WPPI 2009 – Platform Speaker Notes – JB & DeEtte Sallee
Speakers: JB & DeEtte Sallee of Sallee Photography
Lecture Title: No More Excuses! Every Wedding Has Potential!
SLR Lounge Lecture Usefulness Grade: B+
Overview: JB & DeEtte’s lecture was themed around the subject of not having to purchase every bit of equipment, or bring along a 5 man photography crew in order to deliver amazing images. While the topic of their lecture seemed to be more rooted in turning the ordinary into the extraordinary a la Jerry Ghionis, they actually spent the majority of their time discussing the business side of their photography studio. Meanwhile, photography, lighting, posing and post production technique kind of took a back seat.
Even though their actual presentation strayed quite a bit from its description, overall the lecture had some great useful tips, hence the B+ grade. So, without further delay, here are our notes along with a little bit more.
1. Start with a great website
Pye: While we agree, this seems kind of obvious and not worth mentioning. It should be pretty clear to everyone that if you want to book high end photography clientel, you should present yourself as a high end studio.
2. Instead of packages, use a single rate commission more like that of an artist
Pye: While this seems like a good idea, keep in mind that if you switch to a single rate commission system too early, you could lose out on a lot of business opportunities. A single rate commission is simple, however its simplicity can also be a turn off to many clients. Perhaps your wedding commission starts at $5,000, however you are willing to shoot weddings on available dates for only $3,000. Well, clients with a $3,000 photography budget may not even approach you because of your high priced single rate commission. So, we would advise you to consider where you are at in your photography business. If you are busy and having a hard time keeping up, then by all means, a single rate commission makes sense. However, if your studio is still early in its life or if you are struggling to find more clientele, then the package system provides more flexibility.
3. The commission is one set amount and includes only your time to shoot the event
Pye: Again, this just depends on what type of clientele you serve. While higher-end clientele can accept purchasing additional products on top of the package price, this may be impossible for low to mid-range clientele who want to walk away with some sort of product after paying $3,000.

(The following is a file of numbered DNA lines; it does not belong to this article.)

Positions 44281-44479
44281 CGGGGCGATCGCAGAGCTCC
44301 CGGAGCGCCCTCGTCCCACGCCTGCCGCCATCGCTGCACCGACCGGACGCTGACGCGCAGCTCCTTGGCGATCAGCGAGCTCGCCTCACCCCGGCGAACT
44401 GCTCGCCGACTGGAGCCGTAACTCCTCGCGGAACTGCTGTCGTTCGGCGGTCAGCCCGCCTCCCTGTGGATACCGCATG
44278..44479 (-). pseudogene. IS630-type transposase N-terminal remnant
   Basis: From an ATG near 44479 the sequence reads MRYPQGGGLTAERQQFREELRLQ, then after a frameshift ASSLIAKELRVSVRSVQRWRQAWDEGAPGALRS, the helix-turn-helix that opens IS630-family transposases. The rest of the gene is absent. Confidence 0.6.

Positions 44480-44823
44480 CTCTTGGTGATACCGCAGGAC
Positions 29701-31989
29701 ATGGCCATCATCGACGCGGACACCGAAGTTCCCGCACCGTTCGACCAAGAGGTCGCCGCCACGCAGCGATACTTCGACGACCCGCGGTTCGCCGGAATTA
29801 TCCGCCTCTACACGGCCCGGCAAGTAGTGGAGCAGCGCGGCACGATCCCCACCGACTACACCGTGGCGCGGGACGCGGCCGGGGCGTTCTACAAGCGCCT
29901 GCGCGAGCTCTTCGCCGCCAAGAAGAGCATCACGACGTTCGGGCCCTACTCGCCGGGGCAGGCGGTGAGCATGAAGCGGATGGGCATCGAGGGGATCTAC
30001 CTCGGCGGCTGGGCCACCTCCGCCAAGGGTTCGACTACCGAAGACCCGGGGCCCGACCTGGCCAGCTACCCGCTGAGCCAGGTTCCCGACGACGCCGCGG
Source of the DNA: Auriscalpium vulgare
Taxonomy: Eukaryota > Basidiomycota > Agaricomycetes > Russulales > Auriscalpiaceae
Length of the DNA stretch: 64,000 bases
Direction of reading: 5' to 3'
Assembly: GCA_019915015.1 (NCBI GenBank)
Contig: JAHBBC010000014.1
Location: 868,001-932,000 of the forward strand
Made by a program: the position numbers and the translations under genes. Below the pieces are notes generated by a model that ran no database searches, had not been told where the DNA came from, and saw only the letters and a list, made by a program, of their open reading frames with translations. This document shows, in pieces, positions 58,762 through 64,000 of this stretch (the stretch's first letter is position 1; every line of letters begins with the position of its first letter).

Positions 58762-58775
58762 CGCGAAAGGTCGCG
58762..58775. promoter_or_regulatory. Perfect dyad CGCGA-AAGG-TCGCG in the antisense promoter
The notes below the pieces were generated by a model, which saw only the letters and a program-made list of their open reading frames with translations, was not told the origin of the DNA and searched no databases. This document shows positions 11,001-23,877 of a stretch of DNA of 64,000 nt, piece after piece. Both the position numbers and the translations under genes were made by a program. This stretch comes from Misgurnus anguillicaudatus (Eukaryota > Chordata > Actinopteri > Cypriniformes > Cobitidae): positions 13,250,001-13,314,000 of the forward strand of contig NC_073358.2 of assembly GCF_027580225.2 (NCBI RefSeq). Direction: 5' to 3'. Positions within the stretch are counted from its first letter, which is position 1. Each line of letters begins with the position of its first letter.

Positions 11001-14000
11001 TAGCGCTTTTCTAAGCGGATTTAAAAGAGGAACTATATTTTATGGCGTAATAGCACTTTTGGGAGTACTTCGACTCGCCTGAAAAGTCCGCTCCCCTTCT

4. All products including albums, prints, canvas prints, etc should be ordered a la carte
Pye: Again, see our comments above.
5. In case you are curious, JB and DeEtte’s wedding commission starts at $5,000 and includes the following:
- 2 Photographers (a main and an associate): They noted that you should always clarify that each main photographer is equal in skill so that you don’t necessarily have to specify which will attend. Clients need to add an additional $1,500 in order to get a second main photographer.
Pye: I would like to add on that telling the client this is fine, so long as the main photographers are indeed equal in skill. Otherwise, you are doing yourself and your clients a major disservice.
- Limited locations and hours: Limited locations with an hourly package based on what the client needs. Their packages seemed to start at around 6 hours of service.
Pye: Personally, I don’t believe that limiting the number of locations is effective. Not only does it stress out the client, but what does it really matter? You are booked for 8 hours, it shouldn’t matter where you spend that time (unless most of it will be in the car driving of course). In addition, I felt like it isn’t fair to the clients to set your commission at $5,000 for only 6 hours of service being that most clients need 8-10 hours. Because in reality, your commission then isn’t really $5,000 for most clients which can be considered misleading.
- Additional sessions: Bridal portraits, engagement and boudoir shoots are included in the package
Pye: A nice addition definitely. However, if your clients don’t want boudoir or bridal portraits, your only option is to reduce the package price, or to add additional products/services to the package. In our experience, it seems that most clients do not want bridal or boudoir sessions.
- Image Discs: Color corrected mid-resolution (4″ x 6″) files: they charge $5,000 for a full resolution DVD
Pye: I liked this tip. However, you should know that in our day and age where everyone wants digital, this could be a deal breaker for many couples. They even mentioned that for those using super high resolution cameras (12-20 mega pixels) it is worth telling the client that the full resolution disc will be difficult to use and manage on anything other than a state of the art computer (which is entirely true). Imagine your clients trying to send off twenty 20MB files to Costco Printing through their dinky computer and Internet connection.
- Professional presentation: Nice packaging to present the CD and all of the products